James Detmar as Vince Lombardi.
Photo by Scott Pakudaitis
Artistic director Ron Peluso thinks the History Theatre's fall offering will expand its audience into new territory, and it is something he has seen first hand.
"The saw the show out in New York. Every Christmas, my family has a get together. My sister and brother-in-law are not theater people at all. I was looking for a show that they would go see. They know sports. I took them to Lombardi. My sister just loved the play," Peluso says. "I thought, 'This is a Midwestern story with Green Bay. A real story about real people.' I think it is a perfect match for the History Theatre."
The piece traces the life of the legendary football coach on and off the field, including his glory days with the Green Bay Packers and his relationships with his wife, family, and players.
"When I saw the play it was a flashback to my youth," says Peluso, who played sports as a youngster. "This is how we were supposed to play. When I saw the play, I identified with the family side and the sports side."
James Detmar plays the famed coach. It's a particular thrill for the actor, who grew up in Wisconsin and is a lifelong Packers fan.
"I was a jock in high school. I wanted to play college ball, but they told me that I wasn't big enough or fast enough," Detmar says.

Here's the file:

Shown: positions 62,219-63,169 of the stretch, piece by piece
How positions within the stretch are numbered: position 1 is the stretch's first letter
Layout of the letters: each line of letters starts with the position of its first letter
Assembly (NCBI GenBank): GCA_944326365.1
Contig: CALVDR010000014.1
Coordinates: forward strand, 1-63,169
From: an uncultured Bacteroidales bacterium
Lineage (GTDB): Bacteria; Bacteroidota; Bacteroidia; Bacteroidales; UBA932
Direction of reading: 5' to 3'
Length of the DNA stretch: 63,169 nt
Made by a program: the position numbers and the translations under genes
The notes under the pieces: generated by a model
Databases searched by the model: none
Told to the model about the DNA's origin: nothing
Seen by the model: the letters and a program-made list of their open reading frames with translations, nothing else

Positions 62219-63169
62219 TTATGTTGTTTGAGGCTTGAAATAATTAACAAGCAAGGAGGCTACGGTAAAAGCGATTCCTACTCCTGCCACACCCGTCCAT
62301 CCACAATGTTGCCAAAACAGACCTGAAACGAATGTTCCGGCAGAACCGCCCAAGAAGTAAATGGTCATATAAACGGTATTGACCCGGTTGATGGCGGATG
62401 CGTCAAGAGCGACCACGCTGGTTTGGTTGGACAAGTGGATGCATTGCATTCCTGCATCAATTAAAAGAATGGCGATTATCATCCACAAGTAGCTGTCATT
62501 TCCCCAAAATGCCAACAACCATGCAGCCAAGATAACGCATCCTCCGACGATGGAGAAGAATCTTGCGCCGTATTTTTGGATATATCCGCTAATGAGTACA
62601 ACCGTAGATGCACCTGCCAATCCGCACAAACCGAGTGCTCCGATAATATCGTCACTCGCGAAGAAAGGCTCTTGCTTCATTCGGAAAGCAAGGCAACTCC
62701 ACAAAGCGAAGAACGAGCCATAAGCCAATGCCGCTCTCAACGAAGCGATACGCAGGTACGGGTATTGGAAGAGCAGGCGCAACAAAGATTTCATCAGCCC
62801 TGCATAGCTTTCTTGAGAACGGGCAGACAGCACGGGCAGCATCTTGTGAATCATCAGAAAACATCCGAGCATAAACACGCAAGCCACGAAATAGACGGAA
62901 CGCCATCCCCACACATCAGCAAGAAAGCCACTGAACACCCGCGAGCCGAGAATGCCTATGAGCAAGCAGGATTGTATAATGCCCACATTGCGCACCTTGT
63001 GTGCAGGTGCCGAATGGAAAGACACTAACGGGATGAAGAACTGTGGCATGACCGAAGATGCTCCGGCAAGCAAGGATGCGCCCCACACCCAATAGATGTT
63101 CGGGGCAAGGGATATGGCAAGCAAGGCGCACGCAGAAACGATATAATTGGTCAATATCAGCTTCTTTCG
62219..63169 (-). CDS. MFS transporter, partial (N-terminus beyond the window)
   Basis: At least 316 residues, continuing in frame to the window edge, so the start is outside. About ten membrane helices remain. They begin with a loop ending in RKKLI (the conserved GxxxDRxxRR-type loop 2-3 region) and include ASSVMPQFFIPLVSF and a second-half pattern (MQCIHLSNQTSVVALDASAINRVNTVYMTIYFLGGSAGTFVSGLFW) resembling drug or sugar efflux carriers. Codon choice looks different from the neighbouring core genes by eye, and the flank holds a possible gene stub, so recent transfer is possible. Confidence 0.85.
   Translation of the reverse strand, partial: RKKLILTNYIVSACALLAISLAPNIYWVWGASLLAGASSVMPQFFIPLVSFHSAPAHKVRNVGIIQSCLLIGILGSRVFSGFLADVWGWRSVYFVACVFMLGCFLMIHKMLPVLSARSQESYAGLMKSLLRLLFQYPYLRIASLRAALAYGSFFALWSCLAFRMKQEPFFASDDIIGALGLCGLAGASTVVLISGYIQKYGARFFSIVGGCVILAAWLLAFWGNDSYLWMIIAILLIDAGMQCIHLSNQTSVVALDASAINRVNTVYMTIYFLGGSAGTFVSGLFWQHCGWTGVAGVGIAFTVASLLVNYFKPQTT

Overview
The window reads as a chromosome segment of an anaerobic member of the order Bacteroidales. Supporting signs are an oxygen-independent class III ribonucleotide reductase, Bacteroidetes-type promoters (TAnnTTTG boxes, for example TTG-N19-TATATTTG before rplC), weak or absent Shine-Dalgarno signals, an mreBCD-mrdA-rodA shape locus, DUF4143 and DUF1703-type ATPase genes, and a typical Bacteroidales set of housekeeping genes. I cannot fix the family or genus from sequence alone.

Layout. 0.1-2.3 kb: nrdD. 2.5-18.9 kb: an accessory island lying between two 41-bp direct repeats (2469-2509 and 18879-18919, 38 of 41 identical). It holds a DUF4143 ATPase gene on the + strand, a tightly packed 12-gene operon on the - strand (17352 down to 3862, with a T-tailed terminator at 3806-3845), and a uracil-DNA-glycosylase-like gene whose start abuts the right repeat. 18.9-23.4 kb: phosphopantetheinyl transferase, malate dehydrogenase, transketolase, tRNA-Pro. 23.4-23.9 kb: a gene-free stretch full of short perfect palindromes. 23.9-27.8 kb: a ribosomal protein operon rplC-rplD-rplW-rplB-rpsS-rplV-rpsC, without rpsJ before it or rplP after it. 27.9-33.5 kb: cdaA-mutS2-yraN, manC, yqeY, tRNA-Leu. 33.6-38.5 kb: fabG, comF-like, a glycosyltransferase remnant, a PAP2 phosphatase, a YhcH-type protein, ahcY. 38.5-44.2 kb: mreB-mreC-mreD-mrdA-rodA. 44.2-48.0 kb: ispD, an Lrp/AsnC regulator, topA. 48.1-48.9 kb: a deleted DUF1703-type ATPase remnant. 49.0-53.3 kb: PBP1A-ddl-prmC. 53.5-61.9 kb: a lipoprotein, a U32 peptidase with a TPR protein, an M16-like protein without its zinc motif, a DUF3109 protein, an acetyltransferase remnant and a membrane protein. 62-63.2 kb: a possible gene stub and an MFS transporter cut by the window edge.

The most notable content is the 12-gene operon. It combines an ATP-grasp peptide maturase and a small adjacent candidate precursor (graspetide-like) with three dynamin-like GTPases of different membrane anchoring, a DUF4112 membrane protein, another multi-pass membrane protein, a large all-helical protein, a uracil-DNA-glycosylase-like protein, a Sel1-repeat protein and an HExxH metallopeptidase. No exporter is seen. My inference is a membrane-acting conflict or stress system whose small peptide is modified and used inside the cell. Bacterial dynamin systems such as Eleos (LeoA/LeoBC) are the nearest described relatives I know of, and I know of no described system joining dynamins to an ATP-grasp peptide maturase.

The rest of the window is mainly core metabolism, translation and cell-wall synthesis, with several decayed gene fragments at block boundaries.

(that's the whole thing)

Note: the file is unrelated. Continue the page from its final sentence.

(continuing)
Lombardi was undersized as a player himself, but used his fierce competitiveness and determination to play in the NFL, following it up with a coaching career. "He was driven to get his players to the best place to win. I really appreciate that. You can't predict the outcome, but you can predict how your players will react in the moment," Detmar says.
"There is this public persona of Lombardi. Once you do the research and find out more about his background, there is such a depth there. You have to mine that depth," Detmar says.
Along with his tough, no-nonsense demeanor, Lombardi was a fierce defender of his players. "He was one of the first coaches to deal with racism head on. If the black players couldn't stay at a hotel, the white players wouldn't stay there either," Detmar says.
"We want to play homage to him without it being a 10-cent suit version of him. I rely on Ron and my fellow cast members for that. So far it has been great," Detmar says.
"He influenced all these other teachers and coaches with a stick-to-it-ness that you take with you beyond the football field. It's a cliché that there is a lot wrong with professional and collegiate sports, but there is a lot that comes from discipline and working in a team," Peluso says.
The play is about more than football. "The audience will respond to his relationship with Marie [his wife]," Peluso says.
And there's that audience to think about. "Plays like these expand the theater base. Lombardi will open eyes to people. This is good for theater. And it's an opportunity to drag a husband to something that is not My Fair Lady," Peluso says.
IF YOU GO
30 E. 10th St., St. Paul
Saturday through November 4
For information, call 651.292.4323 or visit online